“No she never has been involved in any of it. I’ve run it for the Office, and have never discussed the issues with her one bit.”

Katyal then forwarded the email to Kagan, adding, “This is what I told Tracy about health care.” Kagan responded to both Katyal and Schmaler.

“This needs to be coordinated. Tracy, you should not say anything about this before talking to me.”

On Tuesday night Senator Jeff Sessions (R-Alabama) a senior member of the Senate Judiciary Committee sent a letter to Attorney General Eric Holder saying that he was “deeply disturbed” that the emails hadn’t been provided to the Senate Judiciary Committee during Kagan’s confirmation hearing.

Although Holder has recently testified that Kagan was “physically, literally ” moved out of the room “whenever a conversation came up about health care freeform legislation”, Sessions asked for more details on her role.

Stephen Gillers, a professor of law at New York University School of Law who is an expert on legal ethics, thinks the emails do not reflect that Kagan should recuse herself. But he is sympathetic to Sessions request for the documents.

“It makes the Department of Justice look bad to wait so long and to release them episodically.. It creates suspicion.” he said.

While conservative groups have suggested a conflict for Kagan, liberal groups and some Democratic congressmen see the same for Justice Clarence Thomas.

Last February 74 congressmen lead by the now-disgraced Rep. Anthony Weiner, D-NY, wrote Thomas a letter asking him to recuse himself from hearing cases on the health care reform law because of his wife’s ties to a group opposing the health care law. The liberal group People for the American Way posted a letter on its website arguing “Justice Thomas’ wife Ginni has earned hundreds of thousands of dollars working for and leading groups that have repealing health care reform as one of their chief goals. Considering challenges to the health care law are expected to reach the Supreme Court, that could present a major conflict of interest.”

Gillers –who points out that Ginni Thomas was involved in conservative causes long before she met her husband– does not believe that Thomas has any reason to recuse himself either. “I don’t think there is any basis for Thomas to recuse. My view is judge or a justice is not burdened by the political activity of a spouse., ” he said. “Ginni Thomas has a first amendment right to proclaim her views as vociferously as she wants. We have to trust Justice Thomas to come to his own conclusions.”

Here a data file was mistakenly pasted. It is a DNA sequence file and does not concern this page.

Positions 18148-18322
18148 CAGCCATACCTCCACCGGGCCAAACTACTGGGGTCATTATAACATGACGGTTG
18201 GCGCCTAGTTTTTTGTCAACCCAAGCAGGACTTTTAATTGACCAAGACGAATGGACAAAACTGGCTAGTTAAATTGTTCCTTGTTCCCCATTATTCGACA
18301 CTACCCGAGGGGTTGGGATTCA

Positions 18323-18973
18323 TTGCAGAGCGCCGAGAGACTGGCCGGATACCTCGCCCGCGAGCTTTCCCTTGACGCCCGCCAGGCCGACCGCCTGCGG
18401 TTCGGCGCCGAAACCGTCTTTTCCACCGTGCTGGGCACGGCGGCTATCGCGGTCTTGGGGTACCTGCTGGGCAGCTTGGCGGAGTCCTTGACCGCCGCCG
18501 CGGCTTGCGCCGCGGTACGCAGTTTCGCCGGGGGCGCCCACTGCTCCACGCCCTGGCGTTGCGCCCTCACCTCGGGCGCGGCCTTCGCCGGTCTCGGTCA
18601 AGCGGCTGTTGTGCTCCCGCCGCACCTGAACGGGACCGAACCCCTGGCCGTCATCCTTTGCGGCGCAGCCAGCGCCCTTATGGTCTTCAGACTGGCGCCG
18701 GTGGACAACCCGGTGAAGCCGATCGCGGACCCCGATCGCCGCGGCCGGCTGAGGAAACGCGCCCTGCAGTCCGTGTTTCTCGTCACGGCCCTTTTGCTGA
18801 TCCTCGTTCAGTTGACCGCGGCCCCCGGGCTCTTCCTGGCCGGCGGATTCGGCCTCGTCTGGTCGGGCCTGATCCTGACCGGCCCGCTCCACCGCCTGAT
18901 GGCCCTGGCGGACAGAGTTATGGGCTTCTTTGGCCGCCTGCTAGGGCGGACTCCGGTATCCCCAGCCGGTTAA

Freedman thinks the Thomas case is a closer call.

“Thomas should recuse himself because his wife is a lobbyist for groups that are opposed to the health care law. She has brought in a lot of money in family income opposing the health care law, ” he said. “Thomas has a financial family interest in the success of the opposition to health care. ”

Supreme Court Justices are governed by two sets of ethics rules.

A federal statute, applicable to Supreme Court , says that a judge should “disqualify” himself [or herself] in any proceeding in which his impartiality might reasonably be questioned. Also, the Judicial Code of Conduct –a set of ethical principles adopted by the Judicial Conference – uses a similar standard.

But the Code of Conduct is only applicable to lower court judges, although Supreme Court justices often follow the guidelines. Some believe the Code should apply to the Supreme Court as well.

Justices Stephen Breyer and Anthony Kennedy spoke about the issue last April in front of the House Appropriations Subcommittee in a hearing to review the court’s budget.

Kennedy said he did not feel the code should be binding.

“There’s a legal or constitutional dissonance or problem,” he said, noting that the rules are made by district and appellate court justices. “We would find it structurally unprecedented for district or appellate court judges to make rules that the Supreme Court would follow.”

Breyer said the rules should be diffferent at the Supreme Court level because the court itself is different.

“We do follow the rules and they do apply,” but he added that, unlike in the lower courts, if a Supreme Court justice recuses himself from a case his vote cannot be replaced. “It’s a different thing … being a Supreme Court justice,” he said.

“You have a duty to sit because there is no one to replace me if I take myself out, and that could sometimes change the result.” Kennedy added that if the court deadlocks 4-4 on an issue, the lower court ruling stands. “If we have one of us recused from a case and we come out 4-4,” he said, “we’ve wasted everyone’s time.”